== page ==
The Many Failures of Filming Atlas Shrugged

Atlas Shrugged was a battlefield on which many of Hollywood's mightiest forces fought and died. The first man to win Rand's trust enough for her to sell him the movie rights was Godfather producer Albert Ruddy. Ruddy and Rand appeared together at a press conference at New York's chic 21 restaurant in 1972 to announce the deal. Ruddy had agreed to the condition of flying Rand out to Hollywood for any necessary meetings in a private jet, lest the Soviets hijack any commercial airliner she was on.

Rand was under the impression that Ruddy agreed to give her complete control and approval of the final cut. Ruddy had to disabuse her of that notion, and thus he did not make a movie of Atlas Shrugged.

Rand then went into business with screenwriter Stirling Silliphant (whose work on In the Heat of the Night she had adored) and producer Michael Jaffe for what became a planned TV miniseries on NBC. When Fred Silverman took over NBC in the late 1970s, he added to the cultural crime of Pink Lady and Jeff the murder of an Atlas Shrugged miniseries that Rand herself had worked on and approved. 

When Rand died in 1982, she was still working on a script for an Atlas miniseries she had considered financing herself. Before Aglialoro bought the rights from Peikoff in 1992, Philadelphia Flyers owner and Objectivist businessman Ed Snider also tried and failed to film the book. 

I first talk to Aglialoro on the campus of the University of Southern California, about 20 yards from where his cast and crew are filming the opening run of the John Galt Line. That's the railroad built using Rearden metal while the rest of the innovation-fearing world is busy trying to crush enterprise. There is no railroad to be seen, just a green screen in front of which Rearden and the passionate, brilliant railroad boss Dagny Taggart, played by Taylor Schilling, conduct a press conference. Like much of the visual flash of the film, the train will be added later through computer imaging.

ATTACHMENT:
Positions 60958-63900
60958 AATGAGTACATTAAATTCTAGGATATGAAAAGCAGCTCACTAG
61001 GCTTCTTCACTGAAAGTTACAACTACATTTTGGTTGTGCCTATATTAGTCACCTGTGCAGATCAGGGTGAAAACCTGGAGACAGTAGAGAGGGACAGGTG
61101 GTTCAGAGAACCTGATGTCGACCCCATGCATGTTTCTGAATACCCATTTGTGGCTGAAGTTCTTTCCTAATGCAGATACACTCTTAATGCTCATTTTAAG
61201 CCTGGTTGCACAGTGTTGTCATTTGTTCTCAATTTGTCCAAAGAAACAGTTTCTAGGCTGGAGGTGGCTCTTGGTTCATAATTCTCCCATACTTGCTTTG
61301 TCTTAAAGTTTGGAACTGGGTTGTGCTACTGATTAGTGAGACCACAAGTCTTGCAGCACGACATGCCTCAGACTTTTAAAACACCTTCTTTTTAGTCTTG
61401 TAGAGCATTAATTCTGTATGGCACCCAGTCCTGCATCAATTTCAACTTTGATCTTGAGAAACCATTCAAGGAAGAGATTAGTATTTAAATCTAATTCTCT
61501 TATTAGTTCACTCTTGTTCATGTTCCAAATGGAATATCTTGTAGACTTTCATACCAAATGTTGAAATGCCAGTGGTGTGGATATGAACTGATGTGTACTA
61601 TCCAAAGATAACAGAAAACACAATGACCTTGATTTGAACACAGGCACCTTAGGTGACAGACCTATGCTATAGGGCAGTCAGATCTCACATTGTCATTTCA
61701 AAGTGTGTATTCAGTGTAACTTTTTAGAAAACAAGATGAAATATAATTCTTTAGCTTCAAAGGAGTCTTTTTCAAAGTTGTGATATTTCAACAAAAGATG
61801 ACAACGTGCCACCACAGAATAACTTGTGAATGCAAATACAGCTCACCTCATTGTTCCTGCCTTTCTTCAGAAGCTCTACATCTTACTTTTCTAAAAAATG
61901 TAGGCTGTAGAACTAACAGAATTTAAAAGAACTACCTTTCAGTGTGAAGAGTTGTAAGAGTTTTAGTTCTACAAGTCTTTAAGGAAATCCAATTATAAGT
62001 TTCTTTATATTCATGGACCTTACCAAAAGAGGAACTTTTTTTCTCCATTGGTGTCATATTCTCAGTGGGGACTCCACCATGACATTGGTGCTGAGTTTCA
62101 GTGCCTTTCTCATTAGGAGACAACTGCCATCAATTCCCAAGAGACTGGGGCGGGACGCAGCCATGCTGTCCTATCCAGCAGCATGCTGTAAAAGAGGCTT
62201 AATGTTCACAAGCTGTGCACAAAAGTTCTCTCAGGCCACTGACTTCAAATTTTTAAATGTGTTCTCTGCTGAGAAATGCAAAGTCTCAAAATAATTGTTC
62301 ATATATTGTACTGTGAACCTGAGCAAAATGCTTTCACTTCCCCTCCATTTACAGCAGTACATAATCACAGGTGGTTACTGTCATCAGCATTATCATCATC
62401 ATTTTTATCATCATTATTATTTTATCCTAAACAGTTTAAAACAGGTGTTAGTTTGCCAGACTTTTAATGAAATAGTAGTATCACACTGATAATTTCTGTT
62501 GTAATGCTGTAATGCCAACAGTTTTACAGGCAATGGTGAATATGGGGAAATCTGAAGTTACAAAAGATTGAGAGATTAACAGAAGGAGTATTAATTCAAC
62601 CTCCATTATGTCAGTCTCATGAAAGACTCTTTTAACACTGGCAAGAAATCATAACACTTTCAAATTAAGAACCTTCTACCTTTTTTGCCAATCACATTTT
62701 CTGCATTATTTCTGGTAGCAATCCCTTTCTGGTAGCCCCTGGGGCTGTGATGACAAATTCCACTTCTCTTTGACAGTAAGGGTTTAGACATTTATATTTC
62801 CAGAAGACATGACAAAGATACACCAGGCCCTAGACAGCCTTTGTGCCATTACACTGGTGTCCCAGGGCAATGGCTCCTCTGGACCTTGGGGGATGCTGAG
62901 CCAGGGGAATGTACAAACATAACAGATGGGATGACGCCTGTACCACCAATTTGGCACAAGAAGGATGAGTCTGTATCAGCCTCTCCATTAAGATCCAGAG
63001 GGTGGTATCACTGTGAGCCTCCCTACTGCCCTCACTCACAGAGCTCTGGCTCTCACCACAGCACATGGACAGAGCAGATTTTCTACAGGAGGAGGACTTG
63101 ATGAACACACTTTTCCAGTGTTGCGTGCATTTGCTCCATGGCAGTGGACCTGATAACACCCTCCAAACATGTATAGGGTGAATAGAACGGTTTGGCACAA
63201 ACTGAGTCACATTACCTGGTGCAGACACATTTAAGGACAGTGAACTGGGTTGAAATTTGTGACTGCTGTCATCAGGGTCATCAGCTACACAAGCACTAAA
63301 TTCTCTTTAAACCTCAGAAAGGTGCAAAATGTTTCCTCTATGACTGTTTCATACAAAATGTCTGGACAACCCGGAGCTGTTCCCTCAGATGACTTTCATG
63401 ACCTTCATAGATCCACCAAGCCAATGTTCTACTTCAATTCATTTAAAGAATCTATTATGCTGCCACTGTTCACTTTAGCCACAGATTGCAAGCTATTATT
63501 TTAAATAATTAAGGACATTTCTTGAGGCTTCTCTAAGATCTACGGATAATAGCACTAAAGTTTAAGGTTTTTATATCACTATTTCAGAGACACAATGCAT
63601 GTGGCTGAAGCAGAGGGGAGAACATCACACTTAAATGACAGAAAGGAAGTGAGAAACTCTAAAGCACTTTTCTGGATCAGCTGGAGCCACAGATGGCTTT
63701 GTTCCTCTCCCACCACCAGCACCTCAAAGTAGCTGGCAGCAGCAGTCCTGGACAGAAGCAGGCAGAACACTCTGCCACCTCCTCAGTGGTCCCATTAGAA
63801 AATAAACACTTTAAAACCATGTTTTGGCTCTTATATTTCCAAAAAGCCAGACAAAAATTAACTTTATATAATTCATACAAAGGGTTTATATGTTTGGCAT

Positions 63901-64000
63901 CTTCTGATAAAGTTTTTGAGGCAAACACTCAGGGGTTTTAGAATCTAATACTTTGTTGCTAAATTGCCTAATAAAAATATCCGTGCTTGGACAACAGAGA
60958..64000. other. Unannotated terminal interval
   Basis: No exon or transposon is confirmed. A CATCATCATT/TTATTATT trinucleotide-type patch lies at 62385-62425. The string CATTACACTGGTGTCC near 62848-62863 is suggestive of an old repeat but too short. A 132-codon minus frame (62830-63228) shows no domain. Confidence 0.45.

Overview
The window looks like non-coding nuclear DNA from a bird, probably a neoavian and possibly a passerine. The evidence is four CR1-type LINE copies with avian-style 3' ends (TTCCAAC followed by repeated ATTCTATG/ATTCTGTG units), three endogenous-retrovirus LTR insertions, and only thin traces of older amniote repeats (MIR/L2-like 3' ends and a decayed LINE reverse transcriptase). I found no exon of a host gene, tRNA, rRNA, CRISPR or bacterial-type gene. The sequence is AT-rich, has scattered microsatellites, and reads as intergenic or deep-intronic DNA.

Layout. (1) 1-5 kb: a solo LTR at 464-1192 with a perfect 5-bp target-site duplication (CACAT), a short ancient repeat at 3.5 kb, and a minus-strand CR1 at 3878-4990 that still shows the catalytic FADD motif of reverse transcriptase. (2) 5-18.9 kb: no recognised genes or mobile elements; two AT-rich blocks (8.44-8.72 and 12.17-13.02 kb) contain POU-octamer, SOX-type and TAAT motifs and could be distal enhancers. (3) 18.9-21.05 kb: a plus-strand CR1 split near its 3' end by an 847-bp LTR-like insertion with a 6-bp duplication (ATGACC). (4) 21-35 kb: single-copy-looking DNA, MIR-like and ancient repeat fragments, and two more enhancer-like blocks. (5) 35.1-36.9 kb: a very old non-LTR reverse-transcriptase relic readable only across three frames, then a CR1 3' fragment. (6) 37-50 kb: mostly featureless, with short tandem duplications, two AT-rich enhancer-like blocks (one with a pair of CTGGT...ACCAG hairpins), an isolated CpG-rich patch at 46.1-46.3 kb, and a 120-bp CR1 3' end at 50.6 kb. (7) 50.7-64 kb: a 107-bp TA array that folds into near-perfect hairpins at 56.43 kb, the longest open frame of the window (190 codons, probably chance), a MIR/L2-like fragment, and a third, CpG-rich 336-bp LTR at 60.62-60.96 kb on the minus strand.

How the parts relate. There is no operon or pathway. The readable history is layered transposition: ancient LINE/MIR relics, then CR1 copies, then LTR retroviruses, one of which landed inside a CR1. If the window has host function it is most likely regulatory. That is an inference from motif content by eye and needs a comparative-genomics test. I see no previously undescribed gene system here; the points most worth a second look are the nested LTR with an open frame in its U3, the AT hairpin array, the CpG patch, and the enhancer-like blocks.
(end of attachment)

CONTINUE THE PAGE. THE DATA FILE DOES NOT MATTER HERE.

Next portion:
Aglialoro lacks the arrogant bearing, flashy romanticism, or steel-hard gaze of his hero's heroes. But when he tells me his kids made a custom Monopoly game for him and his wife in which all the properties were real-life properties the couple had bought and sold, a similarity in spirit begins to emerge.

Aglialoro brags about the production values in scenes like the Reardens' anniversary party, shot at L.A.'s famous Biltmore Hotel ballroom. He is eager to let me know that serious money and effort are being expended on the film, in the wake of rumors that Atlas is going to be a low-budget joke. While Aglialoro had started off talking about a $5 million project, in the end Aglialoro told the Randian website Atlasphere that production costs were more like $10 million just to make the movie, before marketing expenses.

Still, everything about Atlas Shrugged Part I had to happen fast. For years Aglialoro was allied with Lion's Gate Pictures, whose vice chairman, Michael Burns, was so into Rand that he attended her funeral as a kid, Aglialoro says. In 2007 the two were tantalizingly close to a deal for a feature film written by Randall Wallace (Braveheart), directed by Vadim Perelman (House of Sand and Fog), and starring as Dagny Taggart none other than Angelina Jolie.